Markers of inflammation and their clinical significance
Section of Atherosclerosis and Lipoprotein Research, Baylor College of Medicine, 6565 Fannin, M.S. A-601, Houston, TX 77030-3498, USA. Atherosclerosis Supplements
(Impact Factor: 2.29).
06/2005; 6(2):21-9. DOI: 10.1016/j.atherosclerosissup.2005.02.005
Inflammation plays an important role in the initiation and progression of atherosclerosis and the development of atherosclerotic events. Understanding the molecular basis of inflammation has led to the identification of markers that may also serve as new targets of therapy in the management of atherothrombotic disease. Inflammatory markers, such as C-reactive protein (CRP), have been shown to predict future cardiovascular events in individuals with and without established cardiovascular disease (CVD). Statins substantially reduce cardiovascular morbidity and mortality, and recently their anti-inflammatory properties have been investigated. In this paper, we discuss biomarkers implicated in the inflammatory process leading to atherothrombosis, including CRP, adiponectin, monocyte chemoattractant protein 1 (MCP-1), CD40 ligand and lipoprotein-associated phospholipase A(2) (Lp-PLA(2)), and the effect of statins on these markers and their potential relationship to cardiovascular events.
Available from: Lorenzo M Donini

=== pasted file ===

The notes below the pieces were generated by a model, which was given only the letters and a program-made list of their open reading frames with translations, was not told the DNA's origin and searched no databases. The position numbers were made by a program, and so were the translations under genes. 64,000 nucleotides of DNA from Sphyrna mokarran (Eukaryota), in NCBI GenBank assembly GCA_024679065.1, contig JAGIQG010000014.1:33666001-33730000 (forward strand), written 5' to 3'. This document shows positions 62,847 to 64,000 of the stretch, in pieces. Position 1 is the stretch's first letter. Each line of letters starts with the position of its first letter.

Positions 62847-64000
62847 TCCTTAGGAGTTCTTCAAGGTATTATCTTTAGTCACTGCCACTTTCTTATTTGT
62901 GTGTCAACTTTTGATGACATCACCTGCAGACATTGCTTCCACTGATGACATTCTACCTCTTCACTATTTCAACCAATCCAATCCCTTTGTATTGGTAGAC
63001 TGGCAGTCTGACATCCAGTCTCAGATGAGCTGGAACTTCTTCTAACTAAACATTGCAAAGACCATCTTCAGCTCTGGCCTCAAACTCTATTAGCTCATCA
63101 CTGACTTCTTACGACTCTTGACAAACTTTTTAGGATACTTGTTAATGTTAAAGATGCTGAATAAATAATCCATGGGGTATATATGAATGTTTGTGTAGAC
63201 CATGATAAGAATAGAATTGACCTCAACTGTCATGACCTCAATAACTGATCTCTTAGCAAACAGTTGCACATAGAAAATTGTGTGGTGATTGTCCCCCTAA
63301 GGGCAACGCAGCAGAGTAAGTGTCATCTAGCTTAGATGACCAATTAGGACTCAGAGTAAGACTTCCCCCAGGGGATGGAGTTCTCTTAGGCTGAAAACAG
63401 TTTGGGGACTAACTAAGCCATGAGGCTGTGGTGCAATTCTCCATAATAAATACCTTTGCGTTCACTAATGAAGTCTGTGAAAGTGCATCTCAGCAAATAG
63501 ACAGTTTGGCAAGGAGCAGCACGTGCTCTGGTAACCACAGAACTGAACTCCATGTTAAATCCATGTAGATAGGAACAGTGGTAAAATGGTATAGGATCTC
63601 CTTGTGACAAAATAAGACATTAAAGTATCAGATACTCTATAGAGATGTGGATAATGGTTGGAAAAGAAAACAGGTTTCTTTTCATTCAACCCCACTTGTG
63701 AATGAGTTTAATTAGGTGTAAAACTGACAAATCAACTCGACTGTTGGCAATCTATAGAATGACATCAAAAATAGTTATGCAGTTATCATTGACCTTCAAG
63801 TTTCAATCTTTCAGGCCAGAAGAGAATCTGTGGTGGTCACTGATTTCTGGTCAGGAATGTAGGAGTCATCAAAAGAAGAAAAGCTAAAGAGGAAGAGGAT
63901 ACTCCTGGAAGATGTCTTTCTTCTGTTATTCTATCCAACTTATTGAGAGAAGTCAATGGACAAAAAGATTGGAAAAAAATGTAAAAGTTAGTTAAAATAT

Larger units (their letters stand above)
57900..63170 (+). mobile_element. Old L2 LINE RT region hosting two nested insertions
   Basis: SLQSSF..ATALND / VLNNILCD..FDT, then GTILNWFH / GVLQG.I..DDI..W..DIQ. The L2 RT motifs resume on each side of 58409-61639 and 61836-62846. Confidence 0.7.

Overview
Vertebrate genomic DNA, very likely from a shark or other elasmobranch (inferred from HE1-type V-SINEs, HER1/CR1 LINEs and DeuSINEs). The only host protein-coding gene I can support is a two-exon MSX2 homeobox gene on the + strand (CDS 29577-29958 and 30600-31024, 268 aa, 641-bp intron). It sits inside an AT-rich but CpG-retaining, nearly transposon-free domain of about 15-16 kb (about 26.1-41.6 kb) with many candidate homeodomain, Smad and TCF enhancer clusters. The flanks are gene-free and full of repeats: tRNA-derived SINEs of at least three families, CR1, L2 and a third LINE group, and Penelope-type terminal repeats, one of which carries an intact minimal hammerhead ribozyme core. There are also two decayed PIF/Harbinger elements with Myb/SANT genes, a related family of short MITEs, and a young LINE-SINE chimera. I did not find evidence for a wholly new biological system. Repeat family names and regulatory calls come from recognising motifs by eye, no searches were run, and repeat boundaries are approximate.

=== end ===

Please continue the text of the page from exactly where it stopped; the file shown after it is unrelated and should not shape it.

- "The primary outcome was the decrease of hsCRP (highsensitivity C-reactive protein) levels in each study arm. HsCRP was selected as primary outcome because it is an internationally recognized marker of inflammation and cardiovascular risk  . "
[Show abstract] [Hide abstract]
ABSTRACT: Eating habits may influence the life span and the quality of ageing process by modulating inflammation. The RISTOMED project was developed to provide a personalized and balanced diet, enriched with or without nutraceutical compounds, to decrease and prevent inflammageing, oxidative stress and gut microbiota alteration in healthy elderly people. This paper focused on the effect on inflammation and metabolism markers after 56 days of RISTOMED diet alone or supplementation with three nutraceutical compounds.
Clinical nutrition (Edinburgh, Scotland) 07/2015; DOI:10.1016/j.clnu.2015.06.010 · 4.48 Impact Factor
Available from: downloads.hindawi.com
- "The circulating level of CRP is commonly used as an inflammatory marker to assess the risk for cardiovascular disease (CVD) and stroke       . The significance of elevated CRP as a marker of inflammation in the clinical setting has been suggested in the literature   . Published studies suggest a correlation between proinflammatory cytokines related to severity of the atherosclerotic process and CRP levels . "
[Show abstract] [Hide abstract]